“Sustainable design is a response to awareness and not a prescriptive formula for
survival”. The roadmap for green retrofit design (GRD) proposed by Rhoads (2010),
separates the retrofit design process into the following seven steps: Define corporate
retrofit goals Designate roles & responsibilitiesPrioritize building portfolio
Agree financing arrangements Select appropriate technologyDelivery Evaluate.
GRD PROCESS
Current and target energy consumption and CO2 emissions in China. From
2000 to 2010, energy consumption for China’s building sector doubled from 289
million tonnes coal equivalent (tce) to 677 million tce as the building area increased
from 27.7 billion square meters to 45.3 billion square meters. Under the current
energy structure, the national supply of primary energy in China is about 32 billion
tce and the consumption limit is 4.1 billion tce predicted to rise to 4.3 billion tce by
2015 (Jiang 2012).
By 2010, the demand for energy was so great that China’s total carbon emission
was 30.49 billion tons and the country was responsible for 28% of the world’s carbon
emissions. By 2020, CO2 emissions are predicted to reach 40 billion tons. However, in
response to pressure from the global community for every country to do its part in
reducing emissions, the target is that by 2050 the total CO2 emissions in China will be
reduced to 48%~72% of the amount in 2000.
Existing green building design (GBD) and green retrofit design (GRD) process.
(1) Green Building Design (GBD) Process. Green building design (GBD) is described
as a ‘front-loading’ process that treats the building design, the surrounding landscape
and the entire community as a whole system (Krygiel 2008). Sustainable design starts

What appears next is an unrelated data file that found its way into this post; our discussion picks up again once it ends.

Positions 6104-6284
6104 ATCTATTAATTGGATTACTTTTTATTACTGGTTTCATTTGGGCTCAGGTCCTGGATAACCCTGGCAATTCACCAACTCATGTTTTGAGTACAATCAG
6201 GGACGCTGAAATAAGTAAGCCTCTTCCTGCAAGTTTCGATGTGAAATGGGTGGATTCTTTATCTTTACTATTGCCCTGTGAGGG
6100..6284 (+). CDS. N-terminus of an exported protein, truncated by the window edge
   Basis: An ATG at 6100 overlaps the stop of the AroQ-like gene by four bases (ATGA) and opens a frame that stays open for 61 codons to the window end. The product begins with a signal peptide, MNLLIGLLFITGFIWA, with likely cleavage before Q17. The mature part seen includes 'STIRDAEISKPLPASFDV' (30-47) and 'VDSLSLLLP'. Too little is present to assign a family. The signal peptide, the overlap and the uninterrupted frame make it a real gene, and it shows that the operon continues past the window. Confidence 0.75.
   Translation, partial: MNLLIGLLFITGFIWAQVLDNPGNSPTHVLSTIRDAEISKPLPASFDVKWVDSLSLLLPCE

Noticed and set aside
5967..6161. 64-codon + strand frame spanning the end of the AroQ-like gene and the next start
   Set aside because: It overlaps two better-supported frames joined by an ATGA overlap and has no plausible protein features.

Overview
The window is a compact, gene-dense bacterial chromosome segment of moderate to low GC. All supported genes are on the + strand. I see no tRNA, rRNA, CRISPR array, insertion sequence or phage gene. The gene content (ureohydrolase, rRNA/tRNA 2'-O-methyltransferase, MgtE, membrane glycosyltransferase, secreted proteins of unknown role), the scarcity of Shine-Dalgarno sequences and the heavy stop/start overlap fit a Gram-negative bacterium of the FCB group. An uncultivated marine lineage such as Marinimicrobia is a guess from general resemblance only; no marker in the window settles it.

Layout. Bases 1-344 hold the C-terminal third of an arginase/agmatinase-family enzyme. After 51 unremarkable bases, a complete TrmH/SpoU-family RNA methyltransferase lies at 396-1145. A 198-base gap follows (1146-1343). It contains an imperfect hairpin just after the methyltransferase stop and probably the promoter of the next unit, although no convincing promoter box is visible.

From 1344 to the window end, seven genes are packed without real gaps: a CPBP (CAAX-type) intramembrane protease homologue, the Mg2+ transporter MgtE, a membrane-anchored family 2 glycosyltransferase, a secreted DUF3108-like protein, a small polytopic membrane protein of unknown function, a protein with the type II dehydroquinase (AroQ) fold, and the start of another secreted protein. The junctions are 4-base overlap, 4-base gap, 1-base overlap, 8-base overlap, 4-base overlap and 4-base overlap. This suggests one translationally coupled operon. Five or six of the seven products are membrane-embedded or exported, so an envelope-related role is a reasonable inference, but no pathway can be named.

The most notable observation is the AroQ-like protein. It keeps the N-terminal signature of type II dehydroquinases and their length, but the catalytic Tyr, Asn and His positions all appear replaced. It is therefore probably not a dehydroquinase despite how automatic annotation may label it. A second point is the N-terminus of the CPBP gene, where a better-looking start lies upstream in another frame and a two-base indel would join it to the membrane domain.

with establishing a baseline building mass and volume using building information
modeling (BIM) to compare the pros and cons of alternative building shapes. The
building forms to be compared need to have the same basic values and the same
amount of occupancy space. In the United State (US), considerations at the design
stage involves making comparisons with the same number of users, operating schedule,
lighting, HVAC, and envelope system based on ASHRAE Standards (ASHRAE 2008;
2012a; 2012b). For the most sustainable solutions in the fastest way, schemes can be
simulated by exporting assumptions (HVAC system, glazing properties, exterior walls,
etc.) to a BIM energy-analysis software program (Krygiel 2008).
There is relatively little research related to GRD optimization compared to
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studies on green buildings and energy conservation. Research towards design
optimization in green building using multi-objective genetic algorithms is employed
to find optimal solutions for green building design (Wang et al. 2005; Zmeureanu et
al. 2005). Life cycle analysis methodology is employed for economical and
environmental criteria. GRD combines the design processes with retrofitting,
renovation and refurbishment when considering client’s a client’s needs, policy
driven motivations, and construction behaviour (Kissock 2003; Wang et al. 2005;
Zmeureanu et al. 2005).
(2) Generic GRD Process. Energy-efficient design is seen as the biggest
contribution to the GRD process in terms of improving long-term operating costs and
protecting the environment. GRD is labeled as ‘energy-conscious’ ‘passive’ or
‘bioclimatic’ depending on how the design meets the functional, environmental, and
comfort needs of occupants. Energy-saving tasks profile existing renovation
conditions, and conduct energy and economic analysis throughout the design process.
The steps in energy-efficient design Prowler (2000) described are in three scales of
effort as modest effort, intermediate effort and large effort, taking human effort from
person-days to person-months (Power 2007).
When designing for GRD, a building’s existing condition is considered for
energy modeling, variation benefits, and compliance with legislative requirements.
GRD should provide technology solutions to the energy issues of the existing
building, such as providing rain water reuse technology, air conditioning and heating
energy saving technology, shading technology, roof ground insulation technology,
and lighting system modifications (Roahds 2010). Investigation unit building result,
combined with the local climate conditions, establish the reasonable economy, would